February 2015 – Apple announces plans to invest €850m to construct a greenfield site at Derrydonnell Woods, near the town of Athenry in Co Galway.
Construction of the first phase promised to generate 300 temporary jobs, with 100 permanent staff required to run the facility.
The 24,500 square metre data centre will cater for the company's Apple Music, App Store, Messages, Maps and Siri customers in Europe.
A similar facility is also announced for Viborg, Denmark.
September 2015 – Galway County Council grants permission for the project to go ahead, subject to planning conditions.
This decision is subsequently appealed to An Bord Pleanála by more than half a dozen opponents.
May 2016 – Oral hearings are held in Galway city on the single storey development. A Senior Counsel for the company says there are plans to construct additional data centres over the next 15 years.
The Senior Director of data centre developments at Apple said the centre was planned as internet traffic was expected to quadruple in the next five years.
There are public concerns over the amount of power the plant would require from the national grid.
August 2016 – The planning authority grants permission to the tech giant to proceed with the Athenry project.
A separate application for a 220kV electrical substation and a number of towers is also approved.
Three opponents to the plan – Allan Daly, Sinead Fitzpatrick and Brian McDonagh - bring a court challenge on the basis that An Bord Pleanála failed to carry out a proper Environmental Impact Assessment of the proposed development.
They say an assessment was only carried out on the proposed initial development – a single data centre – as opposed to the wider plans for a number of data centres.
July 2017 – The company announces that it will spend more than €800m on a second data centre in Denmark.
The first facility at Vibrog - which was announced at the same time as the Athenry site - is nearing completion.
12 October 2017 – The Commerical Court, a division of the High Court, backs An Bord Pleanála's decision to grant permission to build the data centre.
Mr Justice Paul McDermott said he was refusing both applications from the objectors.
He said he was satisfied with the EIA carried out, and said he was not satisfied with the claim by the applicants that the board did not give any consideration to the issues around location.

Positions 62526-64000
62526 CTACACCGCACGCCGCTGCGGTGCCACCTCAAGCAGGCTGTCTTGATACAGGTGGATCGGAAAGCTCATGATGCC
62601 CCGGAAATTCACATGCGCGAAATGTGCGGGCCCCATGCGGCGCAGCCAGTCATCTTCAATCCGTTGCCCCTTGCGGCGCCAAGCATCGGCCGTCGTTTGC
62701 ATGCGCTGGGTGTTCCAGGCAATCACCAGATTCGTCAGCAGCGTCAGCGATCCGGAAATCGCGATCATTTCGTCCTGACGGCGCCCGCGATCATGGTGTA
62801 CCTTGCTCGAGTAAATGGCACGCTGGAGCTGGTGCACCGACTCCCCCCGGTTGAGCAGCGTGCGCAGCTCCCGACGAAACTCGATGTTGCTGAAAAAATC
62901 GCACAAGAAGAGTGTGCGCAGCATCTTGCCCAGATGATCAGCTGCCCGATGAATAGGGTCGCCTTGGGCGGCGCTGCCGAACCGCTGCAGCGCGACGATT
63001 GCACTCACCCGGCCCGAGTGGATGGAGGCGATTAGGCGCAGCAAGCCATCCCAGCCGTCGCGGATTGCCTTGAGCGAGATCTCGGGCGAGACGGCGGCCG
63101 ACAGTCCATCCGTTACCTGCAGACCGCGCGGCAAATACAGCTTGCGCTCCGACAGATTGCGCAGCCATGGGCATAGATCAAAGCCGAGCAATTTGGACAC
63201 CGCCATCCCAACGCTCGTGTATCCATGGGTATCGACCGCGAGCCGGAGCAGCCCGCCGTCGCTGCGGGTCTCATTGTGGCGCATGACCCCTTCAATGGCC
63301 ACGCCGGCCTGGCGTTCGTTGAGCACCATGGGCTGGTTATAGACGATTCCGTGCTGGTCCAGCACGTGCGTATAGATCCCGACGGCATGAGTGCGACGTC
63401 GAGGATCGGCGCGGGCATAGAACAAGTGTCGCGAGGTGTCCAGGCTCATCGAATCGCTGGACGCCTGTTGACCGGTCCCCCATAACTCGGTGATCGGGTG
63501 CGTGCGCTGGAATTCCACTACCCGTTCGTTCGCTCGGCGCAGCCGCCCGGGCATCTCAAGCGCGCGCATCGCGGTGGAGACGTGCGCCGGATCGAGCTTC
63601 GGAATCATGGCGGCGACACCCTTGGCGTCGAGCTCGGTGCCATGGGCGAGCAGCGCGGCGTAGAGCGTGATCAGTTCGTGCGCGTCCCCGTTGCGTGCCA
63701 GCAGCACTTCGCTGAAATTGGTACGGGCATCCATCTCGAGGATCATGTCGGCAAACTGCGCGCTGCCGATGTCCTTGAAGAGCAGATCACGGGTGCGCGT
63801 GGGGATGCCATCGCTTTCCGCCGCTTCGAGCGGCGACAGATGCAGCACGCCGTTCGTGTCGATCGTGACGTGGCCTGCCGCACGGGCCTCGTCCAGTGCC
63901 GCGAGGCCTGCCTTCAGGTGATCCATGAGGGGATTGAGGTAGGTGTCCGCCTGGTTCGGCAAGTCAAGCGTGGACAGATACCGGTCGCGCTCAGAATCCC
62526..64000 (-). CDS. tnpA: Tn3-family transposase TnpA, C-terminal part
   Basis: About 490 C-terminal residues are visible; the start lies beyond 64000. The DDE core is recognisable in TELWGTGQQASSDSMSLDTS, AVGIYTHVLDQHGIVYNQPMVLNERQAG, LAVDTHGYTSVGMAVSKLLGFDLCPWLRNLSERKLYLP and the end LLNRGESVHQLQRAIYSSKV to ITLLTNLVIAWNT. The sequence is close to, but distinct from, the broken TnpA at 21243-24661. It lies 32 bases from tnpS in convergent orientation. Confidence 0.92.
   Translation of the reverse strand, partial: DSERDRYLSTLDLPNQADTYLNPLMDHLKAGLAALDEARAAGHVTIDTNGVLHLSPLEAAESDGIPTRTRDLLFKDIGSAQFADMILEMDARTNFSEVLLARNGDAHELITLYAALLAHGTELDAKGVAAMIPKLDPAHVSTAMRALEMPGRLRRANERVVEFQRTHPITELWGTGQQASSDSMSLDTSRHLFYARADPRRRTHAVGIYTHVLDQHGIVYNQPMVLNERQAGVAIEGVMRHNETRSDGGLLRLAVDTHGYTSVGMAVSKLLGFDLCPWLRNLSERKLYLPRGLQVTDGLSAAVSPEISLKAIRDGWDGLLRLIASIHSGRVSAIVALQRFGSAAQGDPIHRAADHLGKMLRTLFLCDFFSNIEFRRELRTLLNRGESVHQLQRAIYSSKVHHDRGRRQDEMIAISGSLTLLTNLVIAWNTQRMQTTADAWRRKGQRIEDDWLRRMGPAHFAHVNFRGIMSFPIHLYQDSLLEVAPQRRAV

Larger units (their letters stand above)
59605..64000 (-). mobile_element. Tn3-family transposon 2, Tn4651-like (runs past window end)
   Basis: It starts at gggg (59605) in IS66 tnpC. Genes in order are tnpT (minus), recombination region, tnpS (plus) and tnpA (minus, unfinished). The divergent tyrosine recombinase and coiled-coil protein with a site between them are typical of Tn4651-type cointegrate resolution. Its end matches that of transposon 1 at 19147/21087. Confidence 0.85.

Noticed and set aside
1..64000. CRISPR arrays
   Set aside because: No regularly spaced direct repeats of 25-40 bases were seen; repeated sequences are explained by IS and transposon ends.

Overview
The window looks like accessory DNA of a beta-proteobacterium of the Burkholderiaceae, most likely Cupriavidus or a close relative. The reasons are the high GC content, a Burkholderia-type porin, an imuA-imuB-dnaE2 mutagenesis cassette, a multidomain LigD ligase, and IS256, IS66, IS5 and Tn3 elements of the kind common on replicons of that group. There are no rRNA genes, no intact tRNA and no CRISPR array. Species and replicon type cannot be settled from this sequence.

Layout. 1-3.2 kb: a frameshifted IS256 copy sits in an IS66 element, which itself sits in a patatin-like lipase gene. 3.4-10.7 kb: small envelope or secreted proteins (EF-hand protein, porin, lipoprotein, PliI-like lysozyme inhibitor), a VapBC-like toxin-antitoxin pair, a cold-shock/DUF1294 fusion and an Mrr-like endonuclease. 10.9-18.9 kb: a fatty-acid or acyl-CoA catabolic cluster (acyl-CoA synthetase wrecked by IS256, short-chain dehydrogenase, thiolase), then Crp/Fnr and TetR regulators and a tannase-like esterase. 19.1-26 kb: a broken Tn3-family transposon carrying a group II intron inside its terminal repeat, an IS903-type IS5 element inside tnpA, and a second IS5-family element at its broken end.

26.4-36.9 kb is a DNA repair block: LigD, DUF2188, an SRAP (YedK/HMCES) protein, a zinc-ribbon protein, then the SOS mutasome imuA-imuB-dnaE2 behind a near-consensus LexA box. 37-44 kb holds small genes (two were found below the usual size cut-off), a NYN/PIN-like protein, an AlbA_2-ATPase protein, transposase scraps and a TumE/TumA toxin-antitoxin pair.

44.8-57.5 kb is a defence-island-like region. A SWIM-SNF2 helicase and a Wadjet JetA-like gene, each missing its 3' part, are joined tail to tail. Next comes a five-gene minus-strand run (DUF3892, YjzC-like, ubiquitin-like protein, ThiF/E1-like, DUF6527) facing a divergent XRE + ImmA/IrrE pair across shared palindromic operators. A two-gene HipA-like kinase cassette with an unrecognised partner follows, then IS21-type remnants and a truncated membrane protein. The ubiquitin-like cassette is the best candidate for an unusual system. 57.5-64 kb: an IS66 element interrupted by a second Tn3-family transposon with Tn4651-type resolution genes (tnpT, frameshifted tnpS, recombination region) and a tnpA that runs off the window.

The court also found that Mr McDonagh, who is based in Dublin, did not have standing to bring proceedings due to his lack of physical proximity to the site.
1 November 2017 – The High Court refuses permission to Mr Daly and Ms Fitzpatrick to appeal its decision over the 500-acre project.
Mr Justice McDermott said he was not satisfied that their argument constituted a point of law of exceptional public importance, or that it should be the subject of an appeal in the public interest.
4 November 2017 – In a meeting with Taoiseach Leo Varadkar, Apple CEO Tim Cook stops short of committing to proceed with the plans for the Galway centre.
Mr Varadkar met with the tech boss at Apple HQ in California as part of a trade mission to the US west coast.
The Taoiseach told Mr Cook that the Government is behind the project.
In a statement he said the company agreed to continue to consider Athenry in the context of their future business plans, but did not give a start date or a definite commitment to proceed with the data centre project.
5 November 2017 – The Government confirms that in future data centres such as the one proposed for Athenry will be considered strategic infrastructure for planning purposes.
In practice this means that applicants will apply directly to An Bord Pleanála, rather than the local authority, in an effort to speed up the planning process.
5 December 2017 – Mr Allan and Ms Fitzpatrick apply to the Supreme Court for permission to appeal the High Court decision.
A spokesperson for Apple declines to comment on the latest development.
9 February 2018 – The Supreme Court reserves judgment on Mr Allan and Ms Fitzpatrick's application.
A Junior Counsel for the pair said they argue that An Bord Pleanála was required by law to carry out an EIA of the entire plan, but did not and no reason was given as to why not.
A legal representative for An Bord Pleanála argues that her client had not done a full EIA of the entire masterplan as it was not proposed, nor was Apple seeking planning permission for it.
She said if Apple returns and applies for planning for further centres then the board would assess this.
The three judges say they will give their decision in due course.
3 May 2018 – The Supreme Court agrees to hear the appeal.
They say the central issue it has to decide is whether An Bord Pleanála was required under law to consider the impact of an expansion of the project to include up to eight data halls, rather than the one hall for which permission was granted.
The court says it is aware that the proceedings have taken some time and it is anxious that they proceed "with all due expedition."
10 May 2018 - A representative for Apple tells the Supreme Court that they will no longer be proceeding with the Athenry project and are withdrawing from the proceedings.
The appeal is not withdrawn, with Chief Justice Frank Clark saying the commercial urgency has disappeared but others might still like to use the planning permission.
It is adjourned until 31 May.
Ms Fitzpatrick and Mr Daly, who were both in court for the hearing, decline to be interview afterwards, saying they need to consider the impact of the decision.